I’m presenting soon on Advanced Git. I feel a lot of Developers and DevOps engineers know enough git to the job, but sometimes that’s it. I want to help people be more comfortable with the git command line, and help alleviate some fear or hesitation in dealing with git edge cases.
While researching things, I came across a few neat tools I’m using to help describe things.
What is great about this tool is that I can draw git commit graphs pretty easily to describe what is happening as you execute commands. It helps create great graphs like this:
I do a lot of development on windows. CMD.exe isn’t the best experience to use or present with. The same can be said of regular powershell. I’ve leveraged git bash in the past, it works pretty well. But I have completely fallen in love with the Windows Terminal. Multiple profiles (for bash, wsl, powershell, cmd), a great font, and nice scalability, I’ve finally found a nice shell on windows.
Oh My _______
If you aren’t familiar with Oh My Posh (powershell), Oh My Bash (bash), or Oh My Zsh (zsh) please pay attention. These tools add some awareness to your shell experience. If you ‘cd’ into git folders, it can show the branch, how far ahead or behind you are, and many other details. It gives you situational awareness about where you are and your current state. There are also many themes to tweak and customize your command line.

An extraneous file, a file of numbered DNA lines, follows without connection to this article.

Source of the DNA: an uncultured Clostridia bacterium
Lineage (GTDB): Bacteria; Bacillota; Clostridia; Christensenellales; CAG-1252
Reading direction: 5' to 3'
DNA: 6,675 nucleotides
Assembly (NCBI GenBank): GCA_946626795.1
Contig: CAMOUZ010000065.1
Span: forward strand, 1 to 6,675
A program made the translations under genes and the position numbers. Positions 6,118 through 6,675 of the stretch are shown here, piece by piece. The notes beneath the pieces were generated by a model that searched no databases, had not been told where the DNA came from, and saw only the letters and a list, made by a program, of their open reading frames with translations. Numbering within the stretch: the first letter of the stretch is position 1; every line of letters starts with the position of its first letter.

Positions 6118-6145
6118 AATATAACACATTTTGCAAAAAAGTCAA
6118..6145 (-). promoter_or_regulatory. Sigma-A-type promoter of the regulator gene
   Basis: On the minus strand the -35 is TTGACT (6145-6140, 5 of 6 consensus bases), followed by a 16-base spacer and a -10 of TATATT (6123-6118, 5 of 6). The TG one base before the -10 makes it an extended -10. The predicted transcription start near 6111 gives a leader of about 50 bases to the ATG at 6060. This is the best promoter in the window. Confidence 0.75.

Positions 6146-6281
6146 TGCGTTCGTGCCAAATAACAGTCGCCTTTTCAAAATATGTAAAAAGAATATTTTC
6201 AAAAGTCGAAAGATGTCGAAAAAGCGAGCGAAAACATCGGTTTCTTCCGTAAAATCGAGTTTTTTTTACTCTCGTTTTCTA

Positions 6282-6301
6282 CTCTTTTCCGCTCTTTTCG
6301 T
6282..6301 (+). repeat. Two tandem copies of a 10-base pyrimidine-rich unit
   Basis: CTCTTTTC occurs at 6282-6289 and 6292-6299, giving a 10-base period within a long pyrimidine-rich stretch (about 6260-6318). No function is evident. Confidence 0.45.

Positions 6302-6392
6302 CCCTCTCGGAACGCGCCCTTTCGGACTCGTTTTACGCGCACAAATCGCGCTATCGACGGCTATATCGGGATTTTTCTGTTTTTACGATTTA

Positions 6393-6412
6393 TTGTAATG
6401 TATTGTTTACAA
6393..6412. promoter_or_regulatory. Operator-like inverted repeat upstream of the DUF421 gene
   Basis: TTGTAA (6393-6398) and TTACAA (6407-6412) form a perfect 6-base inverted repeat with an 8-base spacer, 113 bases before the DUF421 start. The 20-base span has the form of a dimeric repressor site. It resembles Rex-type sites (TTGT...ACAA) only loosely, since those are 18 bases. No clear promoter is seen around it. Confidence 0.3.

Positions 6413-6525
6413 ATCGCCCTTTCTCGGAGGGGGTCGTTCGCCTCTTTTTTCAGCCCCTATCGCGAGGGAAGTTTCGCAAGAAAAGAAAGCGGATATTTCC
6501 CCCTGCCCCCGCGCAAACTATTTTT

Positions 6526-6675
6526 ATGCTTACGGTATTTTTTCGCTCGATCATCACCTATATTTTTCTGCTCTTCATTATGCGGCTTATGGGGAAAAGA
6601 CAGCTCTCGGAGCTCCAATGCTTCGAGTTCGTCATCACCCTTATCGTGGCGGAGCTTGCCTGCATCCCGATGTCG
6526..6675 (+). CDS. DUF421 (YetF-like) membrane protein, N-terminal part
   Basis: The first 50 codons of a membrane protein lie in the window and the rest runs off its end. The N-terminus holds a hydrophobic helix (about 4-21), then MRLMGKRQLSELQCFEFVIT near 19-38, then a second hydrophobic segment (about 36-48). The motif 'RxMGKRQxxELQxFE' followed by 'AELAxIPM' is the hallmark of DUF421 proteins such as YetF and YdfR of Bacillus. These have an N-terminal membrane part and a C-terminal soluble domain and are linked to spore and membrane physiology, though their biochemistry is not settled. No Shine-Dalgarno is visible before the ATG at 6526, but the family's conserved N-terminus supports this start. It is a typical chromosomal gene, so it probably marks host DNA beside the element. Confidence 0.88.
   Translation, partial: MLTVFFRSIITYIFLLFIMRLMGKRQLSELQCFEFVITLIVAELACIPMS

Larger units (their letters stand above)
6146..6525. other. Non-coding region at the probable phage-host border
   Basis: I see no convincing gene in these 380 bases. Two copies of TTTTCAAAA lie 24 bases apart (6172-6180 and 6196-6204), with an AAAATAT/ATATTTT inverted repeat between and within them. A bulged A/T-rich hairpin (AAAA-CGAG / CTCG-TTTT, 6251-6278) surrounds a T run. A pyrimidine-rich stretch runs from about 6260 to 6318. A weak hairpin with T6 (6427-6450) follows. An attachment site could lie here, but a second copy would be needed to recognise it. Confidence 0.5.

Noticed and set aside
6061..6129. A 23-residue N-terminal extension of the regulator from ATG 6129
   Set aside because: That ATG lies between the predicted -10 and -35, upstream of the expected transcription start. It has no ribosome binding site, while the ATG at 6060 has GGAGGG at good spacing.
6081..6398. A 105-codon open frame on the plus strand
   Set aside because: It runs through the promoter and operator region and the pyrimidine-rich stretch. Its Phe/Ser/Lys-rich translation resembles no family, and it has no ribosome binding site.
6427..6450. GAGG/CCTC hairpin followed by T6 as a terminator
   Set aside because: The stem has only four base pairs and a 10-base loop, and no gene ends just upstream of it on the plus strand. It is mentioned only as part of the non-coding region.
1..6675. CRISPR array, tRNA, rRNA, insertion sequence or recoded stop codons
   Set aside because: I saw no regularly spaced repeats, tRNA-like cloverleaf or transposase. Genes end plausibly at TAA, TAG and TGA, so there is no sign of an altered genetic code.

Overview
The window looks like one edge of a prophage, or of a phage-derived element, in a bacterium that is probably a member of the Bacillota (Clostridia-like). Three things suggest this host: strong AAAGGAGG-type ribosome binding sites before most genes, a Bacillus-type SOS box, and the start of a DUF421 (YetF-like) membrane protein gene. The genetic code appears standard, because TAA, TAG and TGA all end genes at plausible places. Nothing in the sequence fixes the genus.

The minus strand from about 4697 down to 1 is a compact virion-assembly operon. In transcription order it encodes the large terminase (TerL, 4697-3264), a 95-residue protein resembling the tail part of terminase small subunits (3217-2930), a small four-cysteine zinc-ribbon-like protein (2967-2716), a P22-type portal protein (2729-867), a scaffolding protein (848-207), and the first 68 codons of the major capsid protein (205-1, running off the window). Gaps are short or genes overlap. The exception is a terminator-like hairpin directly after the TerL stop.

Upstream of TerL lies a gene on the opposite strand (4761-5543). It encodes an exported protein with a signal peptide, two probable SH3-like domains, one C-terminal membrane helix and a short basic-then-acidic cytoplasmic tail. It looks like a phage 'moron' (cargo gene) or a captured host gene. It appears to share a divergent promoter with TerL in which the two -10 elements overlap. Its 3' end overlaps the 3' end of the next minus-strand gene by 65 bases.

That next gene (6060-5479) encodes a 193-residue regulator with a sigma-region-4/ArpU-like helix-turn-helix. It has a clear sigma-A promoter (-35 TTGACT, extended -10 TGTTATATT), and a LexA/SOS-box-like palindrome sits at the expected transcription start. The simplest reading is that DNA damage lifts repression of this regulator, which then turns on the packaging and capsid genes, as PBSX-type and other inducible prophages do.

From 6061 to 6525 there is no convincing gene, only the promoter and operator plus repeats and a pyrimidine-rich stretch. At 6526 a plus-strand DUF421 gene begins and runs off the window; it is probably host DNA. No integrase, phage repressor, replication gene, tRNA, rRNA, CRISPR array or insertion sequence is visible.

I don’t use git GUIs in my day to day workflow. I typically interact with git via a command line. But there are some times when a gui is very helpful. Complex merges and rebases can be made clearer via gui, as well as a clear visualization of the git history. Don’t get me wrong, I can do that via command line:
But these tools make it much cleaner, clearer, and prettier.
I’m a big fan of tools that help me share ideas more effectively and these are a few that I think will help me explain git state.